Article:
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New Starburst Galaxy Release Promises Cross-Cloud Data Analytics

Rick Whiting

In addition to the new cross-cloud query capabilities the latest edition of Galaxy adds Microsoft Azure and Google Cloud Platform to its supported cloud platforms, in addition to the originally supported AWS.

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Data analytics software developer Starburst debuted a new release of its Galaxy cloud software that now runs on all three major cloud platforms and is capable of performing cross-cloud queries and business analytics tasks.

The release now supports Microsoft Azure and Google Cloud Platform (GCP), in addition to the Amazon Web Services cloud platform Galaxy has run on since its debut in February.

The new capabilities in Galaxy recognize the reality that not only are more businesses and organizations storing their data in the cloud, but sometimes that data is dispersed across multiple cloud platforms.

[Related: Big Data Startup Starburst Raises $100M In Funding, Now Valued At $1.2B]

“We think multi-cloud, for our customers, is an inevitability,” said Starburst CEO Justin Borgman (pictured) said in an interview with CRN. “Even if they start in one place, ultimately they are going to end up on all three [cloud platforms].”

Galaxy is a cloud-native, fully managed SaaS version of Starburst Enterprise, the company’s high-performance, massively parallel processing SQL query engine. Like Starburst Enterprise, Starburst Galaxy makes it possible to run analytical queries against huge volumes of data stored in multiple systems and locations.

With the addition of support for Microsoft Azure and GCP, Starburst Galaxy now runs on all three cloud platforms and can search, access and analyze data in all three. The software can query data across multiple clouds and join SQL queries and database tables across multi-cloud systems, according to Borgman.

The multi-cloud capabilities are based on Starburst Stargate, the Boston-based company’s technology unveiled in June, that makes federated queries and cross-cloud analytics on distributed data possible. Stargate, an add-on for Starburst Enterprise, is embedded within Starburst Galaxy.

Galaxy provides an alternative to the traditional practice of moving data that’s needed for analytical tasks from multiple systems and combining it in a centralized database or data warehouse. In addition to avoiding the complexities of that approach, Galaxy addresses data governance and regulatory requirements that sometimes prohibit the movement of data outside national or regional borders.

Borgman noted that businesses can find themselves with data in disparate cloud systems following a merger or acquisition. Multiple departments within a business may have independently launched data analysis projects on different cloud platforms. And the rush to digitize business operations as many people worked from home amid the COVID-19 pandemic in some cases led to dispersed data across multiple cloud providers.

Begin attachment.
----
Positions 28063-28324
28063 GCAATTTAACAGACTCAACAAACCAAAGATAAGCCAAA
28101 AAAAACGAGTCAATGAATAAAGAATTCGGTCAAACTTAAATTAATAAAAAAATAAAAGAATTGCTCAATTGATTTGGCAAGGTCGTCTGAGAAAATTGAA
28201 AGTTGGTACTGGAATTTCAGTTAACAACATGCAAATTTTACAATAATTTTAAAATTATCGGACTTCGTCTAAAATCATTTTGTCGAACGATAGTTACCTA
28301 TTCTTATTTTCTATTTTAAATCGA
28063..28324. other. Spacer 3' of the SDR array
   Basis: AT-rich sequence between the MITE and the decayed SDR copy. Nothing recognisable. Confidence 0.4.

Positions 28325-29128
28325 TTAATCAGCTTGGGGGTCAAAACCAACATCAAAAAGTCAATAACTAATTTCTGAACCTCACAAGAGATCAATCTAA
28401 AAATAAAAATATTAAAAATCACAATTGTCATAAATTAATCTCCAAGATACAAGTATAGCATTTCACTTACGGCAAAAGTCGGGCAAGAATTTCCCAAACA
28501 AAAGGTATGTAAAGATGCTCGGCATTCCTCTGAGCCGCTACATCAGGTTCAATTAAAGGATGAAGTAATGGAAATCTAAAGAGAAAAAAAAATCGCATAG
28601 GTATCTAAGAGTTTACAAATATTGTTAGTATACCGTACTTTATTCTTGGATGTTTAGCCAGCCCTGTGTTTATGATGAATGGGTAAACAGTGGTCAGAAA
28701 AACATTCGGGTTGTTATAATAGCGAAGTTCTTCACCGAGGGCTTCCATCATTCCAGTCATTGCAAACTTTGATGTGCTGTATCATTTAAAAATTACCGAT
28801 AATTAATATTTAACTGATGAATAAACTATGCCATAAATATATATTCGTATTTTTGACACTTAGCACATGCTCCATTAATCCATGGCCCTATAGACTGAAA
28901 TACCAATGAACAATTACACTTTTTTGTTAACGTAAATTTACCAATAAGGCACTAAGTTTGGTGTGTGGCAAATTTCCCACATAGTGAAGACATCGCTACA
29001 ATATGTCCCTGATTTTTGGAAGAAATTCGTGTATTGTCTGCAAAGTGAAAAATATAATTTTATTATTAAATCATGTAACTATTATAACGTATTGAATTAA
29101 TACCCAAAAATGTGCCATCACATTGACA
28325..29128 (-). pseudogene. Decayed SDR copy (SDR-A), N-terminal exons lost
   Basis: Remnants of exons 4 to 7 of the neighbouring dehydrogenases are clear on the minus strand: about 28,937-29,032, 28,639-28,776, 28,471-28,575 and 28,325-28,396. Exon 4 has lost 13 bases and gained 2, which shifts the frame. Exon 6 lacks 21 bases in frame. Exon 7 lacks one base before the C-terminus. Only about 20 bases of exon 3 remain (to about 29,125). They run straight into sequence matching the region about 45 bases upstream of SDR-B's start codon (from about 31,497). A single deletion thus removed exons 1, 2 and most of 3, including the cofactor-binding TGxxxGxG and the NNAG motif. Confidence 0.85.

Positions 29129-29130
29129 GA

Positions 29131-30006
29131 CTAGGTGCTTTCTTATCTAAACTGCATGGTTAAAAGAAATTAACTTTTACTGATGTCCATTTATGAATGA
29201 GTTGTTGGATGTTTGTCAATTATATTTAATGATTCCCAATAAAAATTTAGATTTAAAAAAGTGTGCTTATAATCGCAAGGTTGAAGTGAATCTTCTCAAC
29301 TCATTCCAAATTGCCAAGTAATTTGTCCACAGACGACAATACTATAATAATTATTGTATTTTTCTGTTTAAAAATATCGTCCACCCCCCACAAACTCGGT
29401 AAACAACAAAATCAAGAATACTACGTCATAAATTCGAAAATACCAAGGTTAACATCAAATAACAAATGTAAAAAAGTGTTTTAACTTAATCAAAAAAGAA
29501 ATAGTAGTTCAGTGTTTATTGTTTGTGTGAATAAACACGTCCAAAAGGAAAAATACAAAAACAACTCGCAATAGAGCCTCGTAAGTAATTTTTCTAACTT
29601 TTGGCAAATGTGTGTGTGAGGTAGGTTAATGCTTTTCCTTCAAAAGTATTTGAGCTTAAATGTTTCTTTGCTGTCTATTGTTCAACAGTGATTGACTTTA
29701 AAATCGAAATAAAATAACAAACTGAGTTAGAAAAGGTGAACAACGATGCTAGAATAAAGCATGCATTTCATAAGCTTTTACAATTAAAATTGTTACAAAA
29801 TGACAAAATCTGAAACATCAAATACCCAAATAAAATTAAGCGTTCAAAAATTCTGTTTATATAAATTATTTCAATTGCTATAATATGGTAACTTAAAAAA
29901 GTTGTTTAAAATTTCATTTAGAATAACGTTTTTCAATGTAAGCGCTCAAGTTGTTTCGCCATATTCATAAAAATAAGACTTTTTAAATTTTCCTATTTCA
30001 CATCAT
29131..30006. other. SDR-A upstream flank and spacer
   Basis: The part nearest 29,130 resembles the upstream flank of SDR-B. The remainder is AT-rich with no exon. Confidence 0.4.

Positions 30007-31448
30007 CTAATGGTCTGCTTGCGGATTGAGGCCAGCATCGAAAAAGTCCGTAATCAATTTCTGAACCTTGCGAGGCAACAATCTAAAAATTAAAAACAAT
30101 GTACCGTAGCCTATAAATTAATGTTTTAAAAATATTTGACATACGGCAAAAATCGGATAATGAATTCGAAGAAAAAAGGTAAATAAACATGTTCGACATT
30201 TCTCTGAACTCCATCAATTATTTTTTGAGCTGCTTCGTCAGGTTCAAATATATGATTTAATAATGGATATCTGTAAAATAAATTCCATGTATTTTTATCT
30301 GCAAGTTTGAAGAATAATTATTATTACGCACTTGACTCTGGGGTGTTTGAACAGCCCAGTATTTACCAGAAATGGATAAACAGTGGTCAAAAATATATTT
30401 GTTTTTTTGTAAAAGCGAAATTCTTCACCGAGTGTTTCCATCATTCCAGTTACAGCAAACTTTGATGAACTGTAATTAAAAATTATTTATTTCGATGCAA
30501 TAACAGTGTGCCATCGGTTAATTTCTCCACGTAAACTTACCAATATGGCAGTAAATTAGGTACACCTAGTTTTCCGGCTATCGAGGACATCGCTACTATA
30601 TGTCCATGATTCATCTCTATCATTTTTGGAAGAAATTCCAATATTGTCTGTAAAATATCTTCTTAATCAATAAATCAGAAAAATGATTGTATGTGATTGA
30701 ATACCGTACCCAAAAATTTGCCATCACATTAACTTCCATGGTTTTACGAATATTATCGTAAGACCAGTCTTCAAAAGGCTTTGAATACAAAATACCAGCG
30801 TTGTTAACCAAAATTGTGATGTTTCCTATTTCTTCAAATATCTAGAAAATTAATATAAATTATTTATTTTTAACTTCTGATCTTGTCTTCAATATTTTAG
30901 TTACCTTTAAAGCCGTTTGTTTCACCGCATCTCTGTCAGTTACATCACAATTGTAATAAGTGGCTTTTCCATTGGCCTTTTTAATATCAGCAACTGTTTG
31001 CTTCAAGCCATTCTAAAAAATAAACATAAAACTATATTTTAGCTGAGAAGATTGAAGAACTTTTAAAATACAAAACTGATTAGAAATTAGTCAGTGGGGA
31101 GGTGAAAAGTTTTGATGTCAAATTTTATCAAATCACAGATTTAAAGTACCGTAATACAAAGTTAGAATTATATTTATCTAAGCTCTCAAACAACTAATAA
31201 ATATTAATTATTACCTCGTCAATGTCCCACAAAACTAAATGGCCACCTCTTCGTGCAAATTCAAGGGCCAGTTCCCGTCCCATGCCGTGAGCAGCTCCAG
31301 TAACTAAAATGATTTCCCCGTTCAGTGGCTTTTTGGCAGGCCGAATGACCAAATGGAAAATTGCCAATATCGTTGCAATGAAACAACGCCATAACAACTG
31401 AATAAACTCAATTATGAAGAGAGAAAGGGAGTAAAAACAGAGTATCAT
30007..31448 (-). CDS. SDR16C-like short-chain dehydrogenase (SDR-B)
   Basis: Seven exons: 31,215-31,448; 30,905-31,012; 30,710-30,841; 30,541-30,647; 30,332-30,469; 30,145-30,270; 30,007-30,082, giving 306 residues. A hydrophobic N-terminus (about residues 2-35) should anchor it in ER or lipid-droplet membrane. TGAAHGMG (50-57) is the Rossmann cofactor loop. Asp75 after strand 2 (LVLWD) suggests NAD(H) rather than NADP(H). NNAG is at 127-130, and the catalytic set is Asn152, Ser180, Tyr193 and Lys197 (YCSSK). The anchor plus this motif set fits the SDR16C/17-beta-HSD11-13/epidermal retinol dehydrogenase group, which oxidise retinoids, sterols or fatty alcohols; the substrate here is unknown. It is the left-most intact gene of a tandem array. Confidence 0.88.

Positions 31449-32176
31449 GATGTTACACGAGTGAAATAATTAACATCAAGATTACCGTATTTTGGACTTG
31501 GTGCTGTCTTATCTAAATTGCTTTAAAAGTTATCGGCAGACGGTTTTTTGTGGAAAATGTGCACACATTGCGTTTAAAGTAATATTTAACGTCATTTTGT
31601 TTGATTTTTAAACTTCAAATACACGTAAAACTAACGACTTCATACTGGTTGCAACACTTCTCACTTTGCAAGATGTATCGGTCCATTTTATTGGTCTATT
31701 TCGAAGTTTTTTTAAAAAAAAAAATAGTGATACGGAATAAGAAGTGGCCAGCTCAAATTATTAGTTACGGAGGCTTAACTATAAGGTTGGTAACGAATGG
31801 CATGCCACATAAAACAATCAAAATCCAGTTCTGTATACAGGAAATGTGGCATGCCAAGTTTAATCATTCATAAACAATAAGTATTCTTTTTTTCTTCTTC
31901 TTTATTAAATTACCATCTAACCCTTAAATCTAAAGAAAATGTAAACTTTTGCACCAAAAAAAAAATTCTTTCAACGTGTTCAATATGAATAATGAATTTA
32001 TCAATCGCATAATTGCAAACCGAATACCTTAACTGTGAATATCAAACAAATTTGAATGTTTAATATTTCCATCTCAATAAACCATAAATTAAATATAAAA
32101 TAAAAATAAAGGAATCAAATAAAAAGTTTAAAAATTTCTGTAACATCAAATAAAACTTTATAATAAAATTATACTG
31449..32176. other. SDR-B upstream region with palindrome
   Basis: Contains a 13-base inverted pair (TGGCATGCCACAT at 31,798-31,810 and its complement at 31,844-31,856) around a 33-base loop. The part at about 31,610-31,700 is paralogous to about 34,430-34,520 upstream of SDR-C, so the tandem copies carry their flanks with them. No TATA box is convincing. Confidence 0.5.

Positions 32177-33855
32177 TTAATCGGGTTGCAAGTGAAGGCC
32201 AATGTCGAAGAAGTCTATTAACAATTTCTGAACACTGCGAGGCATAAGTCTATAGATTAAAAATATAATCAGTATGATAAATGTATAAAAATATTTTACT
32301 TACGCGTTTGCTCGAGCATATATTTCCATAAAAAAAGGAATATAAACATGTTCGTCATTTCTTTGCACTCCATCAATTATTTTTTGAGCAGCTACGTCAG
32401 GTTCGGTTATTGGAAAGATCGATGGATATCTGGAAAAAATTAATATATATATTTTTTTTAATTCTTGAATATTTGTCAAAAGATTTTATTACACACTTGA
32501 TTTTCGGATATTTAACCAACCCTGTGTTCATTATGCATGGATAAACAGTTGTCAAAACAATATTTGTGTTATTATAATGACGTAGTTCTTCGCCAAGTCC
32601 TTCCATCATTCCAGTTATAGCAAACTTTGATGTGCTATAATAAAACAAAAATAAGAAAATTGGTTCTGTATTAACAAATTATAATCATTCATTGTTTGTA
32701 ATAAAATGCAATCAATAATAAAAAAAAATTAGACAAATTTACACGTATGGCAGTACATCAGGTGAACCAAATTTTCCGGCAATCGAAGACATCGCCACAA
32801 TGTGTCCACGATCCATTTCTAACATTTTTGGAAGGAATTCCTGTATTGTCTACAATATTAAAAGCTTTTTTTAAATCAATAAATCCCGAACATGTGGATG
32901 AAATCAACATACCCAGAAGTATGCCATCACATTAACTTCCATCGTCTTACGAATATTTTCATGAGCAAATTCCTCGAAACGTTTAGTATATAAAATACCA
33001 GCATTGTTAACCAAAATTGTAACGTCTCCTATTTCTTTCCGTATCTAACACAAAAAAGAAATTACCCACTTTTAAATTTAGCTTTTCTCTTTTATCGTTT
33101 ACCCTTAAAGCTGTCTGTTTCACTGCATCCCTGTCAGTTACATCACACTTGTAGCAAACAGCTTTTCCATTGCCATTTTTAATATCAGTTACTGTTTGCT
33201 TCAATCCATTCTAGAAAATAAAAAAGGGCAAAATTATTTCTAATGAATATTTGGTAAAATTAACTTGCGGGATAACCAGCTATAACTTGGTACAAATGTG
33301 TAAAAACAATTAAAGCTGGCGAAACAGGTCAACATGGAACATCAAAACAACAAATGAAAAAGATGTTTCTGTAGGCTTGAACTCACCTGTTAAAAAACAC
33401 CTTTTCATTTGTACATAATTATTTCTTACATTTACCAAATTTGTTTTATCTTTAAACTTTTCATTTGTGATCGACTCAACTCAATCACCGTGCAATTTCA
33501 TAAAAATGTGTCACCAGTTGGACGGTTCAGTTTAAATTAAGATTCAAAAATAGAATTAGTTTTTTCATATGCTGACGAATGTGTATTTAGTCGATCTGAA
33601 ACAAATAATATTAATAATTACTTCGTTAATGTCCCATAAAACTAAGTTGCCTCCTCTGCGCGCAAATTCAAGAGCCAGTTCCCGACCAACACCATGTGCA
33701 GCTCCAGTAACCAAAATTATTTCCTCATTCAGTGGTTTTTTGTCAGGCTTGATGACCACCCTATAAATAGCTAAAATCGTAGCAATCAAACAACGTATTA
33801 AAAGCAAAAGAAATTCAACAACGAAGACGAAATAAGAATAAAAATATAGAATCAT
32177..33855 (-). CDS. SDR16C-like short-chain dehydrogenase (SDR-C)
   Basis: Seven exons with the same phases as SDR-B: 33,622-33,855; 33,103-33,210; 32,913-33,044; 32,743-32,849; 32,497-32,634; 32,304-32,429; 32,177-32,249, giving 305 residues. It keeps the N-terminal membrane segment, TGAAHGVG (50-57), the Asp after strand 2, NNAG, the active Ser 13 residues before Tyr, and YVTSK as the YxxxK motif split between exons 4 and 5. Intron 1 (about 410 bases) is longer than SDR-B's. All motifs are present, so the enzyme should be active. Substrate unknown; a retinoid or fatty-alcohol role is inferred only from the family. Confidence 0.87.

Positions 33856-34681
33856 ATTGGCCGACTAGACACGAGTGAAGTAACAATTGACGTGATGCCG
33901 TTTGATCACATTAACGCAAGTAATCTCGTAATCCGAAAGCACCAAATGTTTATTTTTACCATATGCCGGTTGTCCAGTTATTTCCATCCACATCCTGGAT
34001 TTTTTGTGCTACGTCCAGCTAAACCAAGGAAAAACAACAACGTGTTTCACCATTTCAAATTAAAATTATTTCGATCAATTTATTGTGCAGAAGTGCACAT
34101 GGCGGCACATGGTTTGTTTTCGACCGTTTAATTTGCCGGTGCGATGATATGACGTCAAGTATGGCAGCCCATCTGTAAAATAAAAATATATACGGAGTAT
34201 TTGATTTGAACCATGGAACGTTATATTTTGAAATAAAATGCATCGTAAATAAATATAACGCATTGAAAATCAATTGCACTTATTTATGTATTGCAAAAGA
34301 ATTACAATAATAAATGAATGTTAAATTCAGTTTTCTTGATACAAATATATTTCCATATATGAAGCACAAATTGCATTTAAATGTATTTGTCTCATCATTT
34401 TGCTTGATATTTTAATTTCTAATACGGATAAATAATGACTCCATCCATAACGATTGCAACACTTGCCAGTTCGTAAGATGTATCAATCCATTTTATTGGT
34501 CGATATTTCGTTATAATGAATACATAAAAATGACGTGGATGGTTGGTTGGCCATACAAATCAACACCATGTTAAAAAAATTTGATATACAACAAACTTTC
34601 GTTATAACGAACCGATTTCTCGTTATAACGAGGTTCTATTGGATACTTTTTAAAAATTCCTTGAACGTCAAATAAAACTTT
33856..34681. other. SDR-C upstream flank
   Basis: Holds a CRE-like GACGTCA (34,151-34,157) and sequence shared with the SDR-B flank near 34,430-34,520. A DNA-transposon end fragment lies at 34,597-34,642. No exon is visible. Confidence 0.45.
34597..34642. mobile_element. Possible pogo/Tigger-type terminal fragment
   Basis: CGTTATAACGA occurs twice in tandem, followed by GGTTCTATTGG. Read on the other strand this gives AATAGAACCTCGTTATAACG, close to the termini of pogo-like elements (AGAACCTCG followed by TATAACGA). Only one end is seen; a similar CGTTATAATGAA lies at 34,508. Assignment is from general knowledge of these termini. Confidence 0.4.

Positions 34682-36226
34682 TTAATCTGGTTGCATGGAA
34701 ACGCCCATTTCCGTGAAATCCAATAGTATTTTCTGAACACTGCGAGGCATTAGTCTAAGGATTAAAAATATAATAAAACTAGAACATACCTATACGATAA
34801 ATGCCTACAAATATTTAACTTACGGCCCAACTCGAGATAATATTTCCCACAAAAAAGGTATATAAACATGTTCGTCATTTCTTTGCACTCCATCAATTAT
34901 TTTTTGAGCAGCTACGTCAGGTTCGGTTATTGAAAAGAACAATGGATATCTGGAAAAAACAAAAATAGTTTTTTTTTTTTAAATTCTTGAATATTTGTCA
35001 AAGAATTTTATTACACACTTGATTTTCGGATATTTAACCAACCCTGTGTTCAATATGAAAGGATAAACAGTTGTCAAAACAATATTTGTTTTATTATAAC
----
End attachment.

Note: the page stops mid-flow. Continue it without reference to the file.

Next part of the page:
“Galaxy’s primary design goal is just to make everything super-easy,” Borgman said.

Starburst Galaxy is available now, including through the AWS Marketplace. That, combined with the software’s support for all three leading cloud platforms, marks a major expansion of the potential market for Starburst.

“We think this is the beginning of really broadening the overall size of the market for us by making [Starburst Galaxy] available to anyone,” Borgman said.

The latest moves also create opportunities for Starburst’s strategic service partners such as Accenture, Slalom and Trace3 by making the technology more widely available for more use cases, the CEO said.

The new Galaxy edition comes on the heels of a new release of Starburst Enterprise earlier this month with enhanced performance, connectivity and security capabilities and support for Apache Iceberg and MinIO standards.

Apache Iceberg is an open table format designed for petabyte-scale datasets and the support will allow Starburst customers to use Iceberg and/or Delta Lake table formats for data lakehouse architectures, according to Matt Fuller, Starburst co-founder and product vice president, in a briefing with CRN. MinIO is a standard for S3-compatible object storage and the Starburst support will allow the company’s software to query data stored in MinIO.

The new release of Starburst Enterprise is also integrated with “dbt,” a popular data transformation workflow tool, allow data teams to use SQL to create data transformations using Starburst within data lakehouses. And the release provides new features for building and optimizing data products via materialized views.

Rick Whiting

Rick Whiting has been with CRN since 2006 and is currently a feature/special projects editor. Whiting manages a number of CRN’s signature annual editorial projects including Channel Chiefs, Partner Program Guide, Big Data 100, Emerging Vendors, Tech Innovators and Products of the Year. He also covers the Big Data beat for CRN. He can be reached at rwhiting@thechannelcompany.com.

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